Half-Siblings and Child Development
Claudia Wood Strow and
Brian Kent Strow
American Journal of Economics and Sociology, 2008, vol. 67, issue 2, pages 177-206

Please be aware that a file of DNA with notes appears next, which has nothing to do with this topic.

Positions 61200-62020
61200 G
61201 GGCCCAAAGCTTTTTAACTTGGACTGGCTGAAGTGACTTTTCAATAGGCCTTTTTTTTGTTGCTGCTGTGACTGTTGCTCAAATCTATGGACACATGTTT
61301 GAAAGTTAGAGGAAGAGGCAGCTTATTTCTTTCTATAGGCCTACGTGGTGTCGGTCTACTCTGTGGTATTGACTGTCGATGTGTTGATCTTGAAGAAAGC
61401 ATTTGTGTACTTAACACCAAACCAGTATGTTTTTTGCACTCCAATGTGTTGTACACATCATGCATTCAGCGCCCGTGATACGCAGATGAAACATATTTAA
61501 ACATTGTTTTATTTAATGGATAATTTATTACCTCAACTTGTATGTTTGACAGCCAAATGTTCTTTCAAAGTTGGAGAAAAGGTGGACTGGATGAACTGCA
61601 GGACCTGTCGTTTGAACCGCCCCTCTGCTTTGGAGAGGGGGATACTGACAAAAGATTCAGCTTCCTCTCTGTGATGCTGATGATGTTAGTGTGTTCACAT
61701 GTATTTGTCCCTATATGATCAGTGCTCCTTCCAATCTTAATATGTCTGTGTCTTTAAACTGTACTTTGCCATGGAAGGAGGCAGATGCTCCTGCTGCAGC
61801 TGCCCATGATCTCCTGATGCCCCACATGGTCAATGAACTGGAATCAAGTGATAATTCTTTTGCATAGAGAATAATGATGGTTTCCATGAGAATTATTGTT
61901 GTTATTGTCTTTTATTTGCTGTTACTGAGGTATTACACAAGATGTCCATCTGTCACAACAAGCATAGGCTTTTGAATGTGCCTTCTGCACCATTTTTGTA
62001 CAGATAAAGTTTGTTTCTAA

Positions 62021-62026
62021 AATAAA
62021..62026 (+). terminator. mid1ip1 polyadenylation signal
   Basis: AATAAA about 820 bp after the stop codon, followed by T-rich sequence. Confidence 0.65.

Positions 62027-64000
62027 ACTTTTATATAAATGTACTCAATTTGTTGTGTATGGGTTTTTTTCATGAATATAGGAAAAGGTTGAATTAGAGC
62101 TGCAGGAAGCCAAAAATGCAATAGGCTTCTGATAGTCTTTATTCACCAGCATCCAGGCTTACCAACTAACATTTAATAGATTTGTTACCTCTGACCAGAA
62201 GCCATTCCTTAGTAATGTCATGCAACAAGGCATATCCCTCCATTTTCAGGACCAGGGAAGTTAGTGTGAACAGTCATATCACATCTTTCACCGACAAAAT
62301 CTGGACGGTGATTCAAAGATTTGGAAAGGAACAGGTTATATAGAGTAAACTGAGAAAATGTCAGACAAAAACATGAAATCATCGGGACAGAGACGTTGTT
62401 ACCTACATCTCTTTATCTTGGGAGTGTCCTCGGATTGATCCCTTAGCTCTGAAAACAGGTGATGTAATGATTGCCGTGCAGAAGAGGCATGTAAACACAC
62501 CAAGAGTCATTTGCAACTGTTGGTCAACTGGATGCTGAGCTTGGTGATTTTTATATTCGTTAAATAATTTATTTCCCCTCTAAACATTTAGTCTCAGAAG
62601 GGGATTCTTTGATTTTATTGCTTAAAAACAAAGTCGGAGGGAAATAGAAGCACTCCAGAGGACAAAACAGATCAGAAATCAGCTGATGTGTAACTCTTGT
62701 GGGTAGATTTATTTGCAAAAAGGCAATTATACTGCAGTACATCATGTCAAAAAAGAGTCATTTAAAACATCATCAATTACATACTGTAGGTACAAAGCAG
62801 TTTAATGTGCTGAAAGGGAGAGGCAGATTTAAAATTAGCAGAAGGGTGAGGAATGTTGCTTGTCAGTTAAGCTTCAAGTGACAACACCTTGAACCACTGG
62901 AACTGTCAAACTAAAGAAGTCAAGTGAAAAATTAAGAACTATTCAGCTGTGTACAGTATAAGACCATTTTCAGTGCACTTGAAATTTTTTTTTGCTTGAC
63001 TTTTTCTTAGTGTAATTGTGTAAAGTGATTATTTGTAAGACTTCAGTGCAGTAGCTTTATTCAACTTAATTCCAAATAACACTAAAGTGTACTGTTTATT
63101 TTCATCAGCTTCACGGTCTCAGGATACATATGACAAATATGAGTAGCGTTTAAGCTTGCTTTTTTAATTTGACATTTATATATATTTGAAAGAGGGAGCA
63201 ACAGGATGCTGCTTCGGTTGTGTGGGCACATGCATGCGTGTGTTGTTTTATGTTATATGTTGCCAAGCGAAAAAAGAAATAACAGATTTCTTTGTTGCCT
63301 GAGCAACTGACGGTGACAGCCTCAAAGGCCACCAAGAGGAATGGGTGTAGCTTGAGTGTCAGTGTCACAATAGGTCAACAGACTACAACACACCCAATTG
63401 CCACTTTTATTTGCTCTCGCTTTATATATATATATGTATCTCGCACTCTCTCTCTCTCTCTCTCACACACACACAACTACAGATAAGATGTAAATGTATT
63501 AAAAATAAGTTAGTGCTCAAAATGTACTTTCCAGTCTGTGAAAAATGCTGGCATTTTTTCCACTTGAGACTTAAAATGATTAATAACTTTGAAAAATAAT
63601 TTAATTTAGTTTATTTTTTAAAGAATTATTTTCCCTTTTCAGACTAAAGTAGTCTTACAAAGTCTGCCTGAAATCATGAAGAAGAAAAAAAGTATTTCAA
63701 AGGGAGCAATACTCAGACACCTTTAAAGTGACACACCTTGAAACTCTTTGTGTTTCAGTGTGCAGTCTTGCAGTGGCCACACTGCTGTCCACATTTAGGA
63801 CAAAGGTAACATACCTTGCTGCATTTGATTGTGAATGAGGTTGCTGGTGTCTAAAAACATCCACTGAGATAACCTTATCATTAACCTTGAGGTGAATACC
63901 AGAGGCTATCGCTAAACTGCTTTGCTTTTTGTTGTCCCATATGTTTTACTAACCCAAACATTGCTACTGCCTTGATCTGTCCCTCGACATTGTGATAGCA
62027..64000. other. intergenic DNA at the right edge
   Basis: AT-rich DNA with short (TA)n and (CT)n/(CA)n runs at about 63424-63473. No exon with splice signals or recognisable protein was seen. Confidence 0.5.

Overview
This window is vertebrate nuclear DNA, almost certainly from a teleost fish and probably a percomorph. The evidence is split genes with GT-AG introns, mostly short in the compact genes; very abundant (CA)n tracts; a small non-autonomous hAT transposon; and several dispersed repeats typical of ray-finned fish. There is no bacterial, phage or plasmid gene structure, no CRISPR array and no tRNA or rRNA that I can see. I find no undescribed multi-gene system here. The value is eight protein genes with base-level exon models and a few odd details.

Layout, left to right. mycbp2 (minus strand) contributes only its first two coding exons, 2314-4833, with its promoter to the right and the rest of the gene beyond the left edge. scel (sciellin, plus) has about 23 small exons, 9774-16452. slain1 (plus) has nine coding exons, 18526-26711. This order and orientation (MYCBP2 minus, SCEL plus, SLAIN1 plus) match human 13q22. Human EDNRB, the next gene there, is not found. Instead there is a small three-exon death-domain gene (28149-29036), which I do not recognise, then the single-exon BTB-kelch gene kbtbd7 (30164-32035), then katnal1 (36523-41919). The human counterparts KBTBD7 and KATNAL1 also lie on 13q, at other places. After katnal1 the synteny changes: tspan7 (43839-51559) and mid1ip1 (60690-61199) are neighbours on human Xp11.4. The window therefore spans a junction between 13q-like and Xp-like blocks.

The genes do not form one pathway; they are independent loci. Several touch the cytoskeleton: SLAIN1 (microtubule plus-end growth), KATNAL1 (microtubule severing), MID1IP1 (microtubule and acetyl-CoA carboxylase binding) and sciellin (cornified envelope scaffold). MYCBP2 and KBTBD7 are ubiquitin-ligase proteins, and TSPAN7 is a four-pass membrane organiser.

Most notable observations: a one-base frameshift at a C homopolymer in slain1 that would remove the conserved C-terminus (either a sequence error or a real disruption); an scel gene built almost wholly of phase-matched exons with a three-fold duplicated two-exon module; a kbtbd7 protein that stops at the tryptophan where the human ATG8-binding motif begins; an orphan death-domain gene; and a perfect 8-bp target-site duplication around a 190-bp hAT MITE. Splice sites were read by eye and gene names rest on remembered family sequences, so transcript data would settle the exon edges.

This paper examines the relationship between a child's family structure and his or her development. While most prior research in this area has defined a child's family structure according to his or her relationship to adults in the household, this study examines the relationship of the child to not only adults but also other children in the household. We provide evidence that half-siblings brought into the household from previous relationships affect the well-being of children born into a subsequent marriage who live with both of their biological parents. Stepchildren and children living with both biological parents exhibited more behavior problems and scored worse on reading achievement tests when half-siblings were present. In contrast, stepchildren living without half-siblings in the home fared no worse than biological children without half-siblings. These results not only highlight a previously overlooked at-risk group (children living with half-siblings brought into the household from a parent's prior relationship), but they also illustrate the potential ramifications of classifying children into family structures based on their individual relationship with the householders, rather than based on the family types. The authors illustrate the relevance of these findings to current policy-making decisions regarding marriage promotion policies and child support legislation. Copyright © 2008 American Journal of Economics and Sociology, Inc..
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